What Is an IP Phone?

IP (or VoIP) telephony is old as the internet itself. In 1973, a demonstration over ARPANET gave birth to this technology.

It would take two more decades for the first VoIP application called Speak Freely to arrive for the public. And, in 2003 Skype would become the popular face for peer-to-peer internet calling. Today, WhatsApp or Viber is the app for all your free VoIP calls. But however popular these new calling apps are, they are just a small part of the IP telephony story.

The bigger story that should grab your attention is this – The global VoIP services market will touch $140 billion by 2021. IP phones would be a big chunk of this.

But let’s not time travel to the future just yet. Let’s dial back and understand the technology that allows you to pick up an IP telephone and make a call over the internet.

 

What Is an IP Phone?

A VoIP phone or an IP phone is a communication device that uses the internet to make and receive calls. In simpler words, the voice signals ride on the same packets of data which is helping you read this article. Voice Over Internet Protocol uses the same set of rules (i.e. the protocols) as the internet. If you are already paying for an internet connection, you can make internet calls for free.

IP telephony and IP phones are used in different ways. A single individual can simply use his computer or mobile to make a computer to computer call while a large organization must set up a sophisticated VoIP service to manage the calls. The result is same – VoIP telephony cuts costs and boosts productivity.

How Are IP Phones Different from Traditional Phones?

Our regular phones use a system called Circuit Switching. When two people talk over a regular phone, the connection (or circuit) is kept open for the duration of the call. These tried and tested landlines are run over a public switch telephone network (PSTN). Or, less technically called a POTS (Plain Old Telephone Service).

The costs to set up a PSTN network aren’t plain – from the miles of copper cables on the ground to communication satellites in space. Even then, when a circuit goes down it takes your call with you.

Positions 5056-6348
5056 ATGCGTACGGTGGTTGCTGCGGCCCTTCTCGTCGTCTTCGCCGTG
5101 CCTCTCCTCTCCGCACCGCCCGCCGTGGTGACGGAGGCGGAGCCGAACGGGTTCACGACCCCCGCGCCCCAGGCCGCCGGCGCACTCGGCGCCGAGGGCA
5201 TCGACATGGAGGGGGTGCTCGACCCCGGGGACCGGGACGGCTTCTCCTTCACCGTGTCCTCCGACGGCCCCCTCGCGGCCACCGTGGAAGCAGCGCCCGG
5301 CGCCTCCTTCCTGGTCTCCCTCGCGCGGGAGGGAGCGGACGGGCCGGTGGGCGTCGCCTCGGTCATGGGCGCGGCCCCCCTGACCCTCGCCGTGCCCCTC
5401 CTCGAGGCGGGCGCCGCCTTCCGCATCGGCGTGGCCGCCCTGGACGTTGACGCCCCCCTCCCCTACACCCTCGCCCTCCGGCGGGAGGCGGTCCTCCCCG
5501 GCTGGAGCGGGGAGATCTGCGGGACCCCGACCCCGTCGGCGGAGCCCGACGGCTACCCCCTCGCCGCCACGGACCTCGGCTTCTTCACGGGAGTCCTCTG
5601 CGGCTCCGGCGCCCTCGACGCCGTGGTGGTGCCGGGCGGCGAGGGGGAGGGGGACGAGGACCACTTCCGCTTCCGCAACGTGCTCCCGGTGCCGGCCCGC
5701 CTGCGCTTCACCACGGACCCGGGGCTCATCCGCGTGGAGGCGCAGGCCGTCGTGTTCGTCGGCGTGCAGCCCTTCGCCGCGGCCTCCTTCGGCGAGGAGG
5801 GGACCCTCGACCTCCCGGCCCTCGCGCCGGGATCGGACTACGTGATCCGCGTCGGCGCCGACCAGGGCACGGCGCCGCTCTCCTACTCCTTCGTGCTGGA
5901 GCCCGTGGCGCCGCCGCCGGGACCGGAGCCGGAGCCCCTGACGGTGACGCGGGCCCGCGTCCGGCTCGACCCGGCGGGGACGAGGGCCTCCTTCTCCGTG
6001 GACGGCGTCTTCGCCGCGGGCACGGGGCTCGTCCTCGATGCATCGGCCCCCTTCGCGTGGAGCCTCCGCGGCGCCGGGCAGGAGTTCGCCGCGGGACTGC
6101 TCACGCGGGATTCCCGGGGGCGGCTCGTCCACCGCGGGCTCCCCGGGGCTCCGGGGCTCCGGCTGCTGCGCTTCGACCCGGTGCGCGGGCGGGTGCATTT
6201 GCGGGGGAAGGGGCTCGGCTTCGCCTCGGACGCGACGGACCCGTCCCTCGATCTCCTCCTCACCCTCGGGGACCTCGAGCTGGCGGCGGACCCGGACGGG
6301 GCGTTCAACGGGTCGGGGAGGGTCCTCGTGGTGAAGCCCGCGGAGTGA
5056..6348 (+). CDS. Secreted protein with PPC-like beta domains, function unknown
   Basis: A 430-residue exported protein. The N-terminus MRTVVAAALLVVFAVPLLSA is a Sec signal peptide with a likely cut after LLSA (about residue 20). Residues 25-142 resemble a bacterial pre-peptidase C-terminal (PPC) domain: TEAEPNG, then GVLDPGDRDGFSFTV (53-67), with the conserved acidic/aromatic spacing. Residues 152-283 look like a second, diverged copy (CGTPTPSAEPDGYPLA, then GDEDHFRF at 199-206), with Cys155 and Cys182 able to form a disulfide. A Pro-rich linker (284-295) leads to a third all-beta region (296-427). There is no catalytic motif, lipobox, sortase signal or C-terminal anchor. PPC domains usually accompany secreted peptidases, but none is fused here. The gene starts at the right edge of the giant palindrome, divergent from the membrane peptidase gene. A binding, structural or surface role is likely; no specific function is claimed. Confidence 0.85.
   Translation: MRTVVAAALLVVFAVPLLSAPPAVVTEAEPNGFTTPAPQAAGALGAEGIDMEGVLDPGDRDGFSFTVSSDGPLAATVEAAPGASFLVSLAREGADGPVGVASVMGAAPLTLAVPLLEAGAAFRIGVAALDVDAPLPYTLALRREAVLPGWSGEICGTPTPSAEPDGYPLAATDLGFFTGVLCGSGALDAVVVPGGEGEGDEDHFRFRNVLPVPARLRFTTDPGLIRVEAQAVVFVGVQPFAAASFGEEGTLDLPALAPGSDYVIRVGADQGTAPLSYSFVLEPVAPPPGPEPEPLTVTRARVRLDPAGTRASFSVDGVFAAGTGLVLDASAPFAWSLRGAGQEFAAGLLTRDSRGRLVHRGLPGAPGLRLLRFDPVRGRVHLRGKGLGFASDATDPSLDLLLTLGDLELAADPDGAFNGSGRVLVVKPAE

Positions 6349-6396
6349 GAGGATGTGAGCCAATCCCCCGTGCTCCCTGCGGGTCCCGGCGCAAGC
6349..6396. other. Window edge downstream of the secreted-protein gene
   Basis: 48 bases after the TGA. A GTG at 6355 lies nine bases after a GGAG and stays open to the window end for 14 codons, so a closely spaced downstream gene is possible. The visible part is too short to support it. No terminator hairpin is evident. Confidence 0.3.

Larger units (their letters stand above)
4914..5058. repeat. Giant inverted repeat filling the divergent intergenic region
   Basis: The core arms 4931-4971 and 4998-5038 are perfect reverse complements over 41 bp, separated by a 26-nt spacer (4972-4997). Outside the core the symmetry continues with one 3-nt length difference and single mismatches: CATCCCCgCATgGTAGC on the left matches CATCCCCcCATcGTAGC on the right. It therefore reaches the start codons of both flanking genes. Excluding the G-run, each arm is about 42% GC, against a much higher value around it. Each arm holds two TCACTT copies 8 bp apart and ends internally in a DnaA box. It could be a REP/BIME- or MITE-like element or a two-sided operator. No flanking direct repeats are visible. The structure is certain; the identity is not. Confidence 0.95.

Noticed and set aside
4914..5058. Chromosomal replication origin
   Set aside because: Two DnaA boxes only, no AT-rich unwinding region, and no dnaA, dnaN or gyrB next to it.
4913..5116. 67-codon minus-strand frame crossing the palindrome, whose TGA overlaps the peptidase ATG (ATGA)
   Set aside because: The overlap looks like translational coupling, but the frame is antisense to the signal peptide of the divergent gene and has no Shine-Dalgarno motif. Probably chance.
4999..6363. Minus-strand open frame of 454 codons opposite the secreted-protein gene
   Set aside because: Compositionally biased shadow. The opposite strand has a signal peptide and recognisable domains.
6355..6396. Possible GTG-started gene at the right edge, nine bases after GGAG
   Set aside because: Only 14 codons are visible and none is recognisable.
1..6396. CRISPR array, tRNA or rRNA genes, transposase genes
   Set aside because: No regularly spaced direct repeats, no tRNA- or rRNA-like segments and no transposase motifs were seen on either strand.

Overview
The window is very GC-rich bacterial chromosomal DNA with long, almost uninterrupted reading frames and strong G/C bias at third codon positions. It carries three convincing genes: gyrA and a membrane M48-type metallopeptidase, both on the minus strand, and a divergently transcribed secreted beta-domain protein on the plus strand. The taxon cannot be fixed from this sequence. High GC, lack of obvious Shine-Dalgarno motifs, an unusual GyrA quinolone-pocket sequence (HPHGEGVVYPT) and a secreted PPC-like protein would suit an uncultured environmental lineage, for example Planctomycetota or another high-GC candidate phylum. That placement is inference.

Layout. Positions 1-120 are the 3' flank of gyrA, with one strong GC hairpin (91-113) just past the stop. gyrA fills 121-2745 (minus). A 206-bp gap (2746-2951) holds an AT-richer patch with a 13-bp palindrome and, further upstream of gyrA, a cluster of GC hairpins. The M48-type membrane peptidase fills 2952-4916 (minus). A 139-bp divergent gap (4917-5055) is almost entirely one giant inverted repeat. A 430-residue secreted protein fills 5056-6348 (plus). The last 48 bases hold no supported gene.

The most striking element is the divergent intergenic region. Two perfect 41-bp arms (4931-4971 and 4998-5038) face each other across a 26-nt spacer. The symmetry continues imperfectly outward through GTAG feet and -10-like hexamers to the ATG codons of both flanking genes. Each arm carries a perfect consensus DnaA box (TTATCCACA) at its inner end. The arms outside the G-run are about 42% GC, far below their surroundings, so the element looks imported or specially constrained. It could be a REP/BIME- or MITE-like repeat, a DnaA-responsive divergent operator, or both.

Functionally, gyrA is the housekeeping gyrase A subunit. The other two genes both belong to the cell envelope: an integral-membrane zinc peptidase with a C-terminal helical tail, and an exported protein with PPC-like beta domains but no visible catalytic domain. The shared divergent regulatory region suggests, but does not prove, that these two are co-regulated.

Traditional phone systems have existed since the 19th Century. They remain as reliable as cast iron skillets. And, just as unbendable.

This is where an IP phone that uses VoIP offers a business a few more advantages. VoIP has grown up fast thanks to better internet connectivity and today, it offers an alternative to the plain old telephone sitting at your desk. But what does an IP phone bring to the table and what exactly does it leave out?

The Pluses of Digital vs. Analog. An IP phone makes a call over the internet with VoIP. The signals are digital and go via wired or wireless networks. Regular phones use analog signals which travel over dedicated cables.

Use More Phone Features. VoIP systems offer other built-in features that many standard phone companies often charge extra for. For instance, voice mail and conference calling.

Get Portability. IP Phones are portable even when they are not wireless. As they are plug-and-play, you can shift them easily from one location to another where bandwidth is available. Analog phones need expensive re-wiring and time.

Find Huge Cost Savings. In a multi-locale business environment, IP phones are more affordable as it allows unlimited calls almost free of charge.

Design a Streamlined Office. You can streamline your entire office communication around the single internet backbone and the service provider.

Extend and Enhance Anytime. An IP Phone runs on software. So, you can in theory write software for an IP Phone that helps your business productivity.